The Current Situation
Iraq is in a state of chaos, and we need a new way forward. A Pentagon study has admitted for the first time that the situation in Iraq has devolved from a Sunni insurgency fighting American occupation into a civil war fueled by sectarian hatred between Iraqis. Nearly 100 American soldiers are dying each month, and we're spending $2 billion a week in Iraq. Despite the dire situation, the Iraq Study Group report outlines the importance of the region to American security interests: "Iraq is vital to regional stability it runs along the sectarian fault lines of Shia and Sunni Islam, and of Kurdish and Arab populations. It has the world's second-largest known oil reserves. It is now a base of operations for international terrorism, including al Qaeda."
As a result, while we must phase down troop levels, we cannot fully withdraw immediately. And we can never cut off funding for our troops. However, we cannot continue operating under the illusion that military force - be it American, multinational, or Iraqi - will hold together a synthetic democracy.
In a statement reminiscent of the rhetoric of Vietnam, General Petraeus has admitted that American involvement in Iraq could last another decade, and in July he reported that the coalition forces had only made progress on a third of their objectives. We cannot achieve political reconciliation through military means. It is time for a new course in Iraq.
What We Should Do
As we are seeing every day, the sectarian differences between Iraqis make one unified state impossible. The fundamental challenge in Iraq is not a military one, but a political one. In the words of the Iraq Study Group, "Sustained increases in U.S. troop levels would not solve the fundamental cause of violence in Iraq, which is the absence of national reconciliation." Neither the people of Iraq nor other nations in the region, including Iran and Syria, have an interest in a unified Iraq. Absent the political will from both Iraqis and their neighbors, no amount of military or diplomatic effort could hold together Iraq as it stands today.
Based on that framework, Iraq ultimately must be divided into three states - one Sunni, one Shiite, and one Kurdish - with international oversight and a system for sharing oil revenues. The Iraqi Constitution sets out parameters for a federal system, and it is time for the balance of federalism to shift toward regional autonomy. Representative Finegold strongly believes that Senator Biden's plan for Iraq is the only plan with a chance of success and stability. Key elements of the plan are as follows:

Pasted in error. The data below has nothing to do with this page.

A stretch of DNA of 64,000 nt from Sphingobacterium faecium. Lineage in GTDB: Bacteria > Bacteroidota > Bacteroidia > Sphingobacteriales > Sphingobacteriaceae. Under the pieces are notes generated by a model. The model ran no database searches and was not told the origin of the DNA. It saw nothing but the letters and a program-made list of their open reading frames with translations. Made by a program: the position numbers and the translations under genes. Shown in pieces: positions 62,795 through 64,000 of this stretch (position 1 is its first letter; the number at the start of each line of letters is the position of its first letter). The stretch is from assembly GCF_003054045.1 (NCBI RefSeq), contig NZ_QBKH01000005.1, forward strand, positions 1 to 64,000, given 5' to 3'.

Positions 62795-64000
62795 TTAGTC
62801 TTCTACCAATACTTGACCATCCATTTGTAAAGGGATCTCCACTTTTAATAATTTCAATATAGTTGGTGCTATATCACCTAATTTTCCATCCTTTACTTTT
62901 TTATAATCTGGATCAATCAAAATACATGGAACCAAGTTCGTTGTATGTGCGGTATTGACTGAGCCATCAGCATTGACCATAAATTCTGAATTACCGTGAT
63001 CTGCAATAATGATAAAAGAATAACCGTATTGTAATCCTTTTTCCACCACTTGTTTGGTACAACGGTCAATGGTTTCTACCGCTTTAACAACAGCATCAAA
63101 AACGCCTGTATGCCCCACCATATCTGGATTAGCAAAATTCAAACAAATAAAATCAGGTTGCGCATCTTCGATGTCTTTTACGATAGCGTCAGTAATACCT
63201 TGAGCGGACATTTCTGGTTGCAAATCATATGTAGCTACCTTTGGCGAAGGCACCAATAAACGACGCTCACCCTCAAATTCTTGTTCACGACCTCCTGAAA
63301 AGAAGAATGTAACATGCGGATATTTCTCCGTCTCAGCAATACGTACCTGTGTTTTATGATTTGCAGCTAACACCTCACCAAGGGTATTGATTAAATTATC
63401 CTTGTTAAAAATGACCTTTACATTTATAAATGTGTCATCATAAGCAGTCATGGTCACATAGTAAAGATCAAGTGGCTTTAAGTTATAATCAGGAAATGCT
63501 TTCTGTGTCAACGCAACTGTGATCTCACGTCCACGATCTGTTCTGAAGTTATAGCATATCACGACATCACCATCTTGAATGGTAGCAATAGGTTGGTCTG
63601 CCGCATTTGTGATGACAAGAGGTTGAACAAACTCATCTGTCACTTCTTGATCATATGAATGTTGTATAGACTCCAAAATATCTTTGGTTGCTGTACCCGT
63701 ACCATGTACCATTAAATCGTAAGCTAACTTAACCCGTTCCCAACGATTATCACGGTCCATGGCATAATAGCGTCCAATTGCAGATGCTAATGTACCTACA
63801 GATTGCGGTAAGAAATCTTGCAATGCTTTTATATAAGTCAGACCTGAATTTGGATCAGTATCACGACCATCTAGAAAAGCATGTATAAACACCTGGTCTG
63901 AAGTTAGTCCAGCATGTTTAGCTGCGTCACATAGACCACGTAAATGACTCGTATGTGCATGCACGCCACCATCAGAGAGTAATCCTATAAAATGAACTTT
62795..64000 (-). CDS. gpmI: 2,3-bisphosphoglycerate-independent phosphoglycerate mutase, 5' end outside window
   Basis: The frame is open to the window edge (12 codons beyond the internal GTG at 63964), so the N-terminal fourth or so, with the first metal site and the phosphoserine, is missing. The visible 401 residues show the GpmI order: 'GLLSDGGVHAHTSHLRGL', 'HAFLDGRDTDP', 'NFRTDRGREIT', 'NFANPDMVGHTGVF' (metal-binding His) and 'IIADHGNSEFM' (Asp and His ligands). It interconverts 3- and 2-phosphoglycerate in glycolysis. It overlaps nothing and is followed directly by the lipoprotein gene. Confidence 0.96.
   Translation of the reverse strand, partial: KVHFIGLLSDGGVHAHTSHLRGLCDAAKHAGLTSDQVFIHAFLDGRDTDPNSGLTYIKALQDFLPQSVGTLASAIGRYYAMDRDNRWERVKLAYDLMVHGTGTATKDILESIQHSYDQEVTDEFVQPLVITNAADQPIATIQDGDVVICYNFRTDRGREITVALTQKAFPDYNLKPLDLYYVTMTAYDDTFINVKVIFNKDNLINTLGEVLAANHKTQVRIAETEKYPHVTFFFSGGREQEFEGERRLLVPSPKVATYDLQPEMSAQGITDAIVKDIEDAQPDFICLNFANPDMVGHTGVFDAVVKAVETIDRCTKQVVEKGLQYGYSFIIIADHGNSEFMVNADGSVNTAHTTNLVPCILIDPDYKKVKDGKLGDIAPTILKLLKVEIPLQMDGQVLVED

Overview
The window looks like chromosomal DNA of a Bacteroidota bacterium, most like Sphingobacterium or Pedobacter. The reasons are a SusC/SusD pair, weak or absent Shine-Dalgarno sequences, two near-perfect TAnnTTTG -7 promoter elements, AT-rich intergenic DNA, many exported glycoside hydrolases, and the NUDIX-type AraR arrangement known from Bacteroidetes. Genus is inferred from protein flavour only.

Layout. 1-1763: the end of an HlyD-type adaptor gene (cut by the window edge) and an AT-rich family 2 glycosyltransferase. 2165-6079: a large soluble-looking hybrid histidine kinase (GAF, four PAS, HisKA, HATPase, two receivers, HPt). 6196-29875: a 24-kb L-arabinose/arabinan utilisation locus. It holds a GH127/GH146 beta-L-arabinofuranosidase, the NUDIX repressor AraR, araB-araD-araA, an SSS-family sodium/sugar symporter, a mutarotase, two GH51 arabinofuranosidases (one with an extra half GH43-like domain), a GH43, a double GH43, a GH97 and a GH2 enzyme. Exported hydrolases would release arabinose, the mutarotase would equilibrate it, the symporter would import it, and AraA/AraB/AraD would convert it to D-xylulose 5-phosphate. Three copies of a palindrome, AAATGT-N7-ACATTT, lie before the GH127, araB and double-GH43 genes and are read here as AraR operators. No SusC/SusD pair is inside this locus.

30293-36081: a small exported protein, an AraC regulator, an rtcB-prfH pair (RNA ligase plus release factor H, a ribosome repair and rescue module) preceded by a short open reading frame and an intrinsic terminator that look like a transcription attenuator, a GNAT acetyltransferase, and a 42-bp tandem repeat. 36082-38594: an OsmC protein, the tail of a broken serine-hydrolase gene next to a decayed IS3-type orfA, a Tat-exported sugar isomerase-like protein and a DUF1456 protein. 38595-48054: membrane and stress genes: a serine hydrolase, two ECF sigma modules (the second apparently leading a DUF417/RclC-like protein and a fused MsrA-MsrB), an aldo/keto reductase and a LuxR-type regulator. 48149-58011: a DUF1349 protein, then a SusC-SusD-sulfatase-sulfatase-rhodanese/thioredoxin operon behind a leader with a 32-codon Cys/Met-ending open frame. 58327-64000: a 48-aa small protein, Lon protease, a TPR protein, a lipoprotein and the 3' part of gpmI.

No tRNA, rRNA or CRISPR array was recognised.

We must decentralizing power by giving Shiites, Sunnis, and Kurds governance in their own autonomous regions. This includes regional control over police, electricity, education, social services, and other local security matters. The current national government has proved itself incapable of managing infrastructure and maintaining security and it is vital that we take a different course.
The central government, in conjunction with the international community, should manage border security and the allocation of oil revenues. If each province has a stake in high oil revenues, the incentive for cooperation - or at least co-existence - is significantly increased. It is also vital that Iraq's borders be secured, to prevent weapons and militants from entering and leaving the country.
We must begin redeploying American forces to areas vital to our national security, including Afghanistan. The war in Afghanistan, the true battle against Al-Qaeda, was supported by every prominent national Democrat, yet the war has been underfunded and undermanned, with only 20,000 troops patrolling a large and mountainous nation. We must retain small numbers of troops on Iraqi borders for border security, but redeploy the balance of American troops.
Barry understands the strain on our military. American forces should only fight missions with clear security objectives, otherwise, they should return home to their families. It is a moral imperative that our nation provides returning veterans with quality healthcare and the benefits that out men and women in uniform deserve.
The war in Iraq was a mistake from the beginning, but America must choose the least painful of a series of bad options to extricate itself from the civil war. The decentralization of power into three regions is the only means by which America can salvage any measure of victory and avoid the chaos and genocide that seems imminent upon withdrawal. We cannot stay indefinitely, and we 8cannot withdraw tomorrow. A three state solution in Iraq is the only common-sense plan to bring security to Iraq.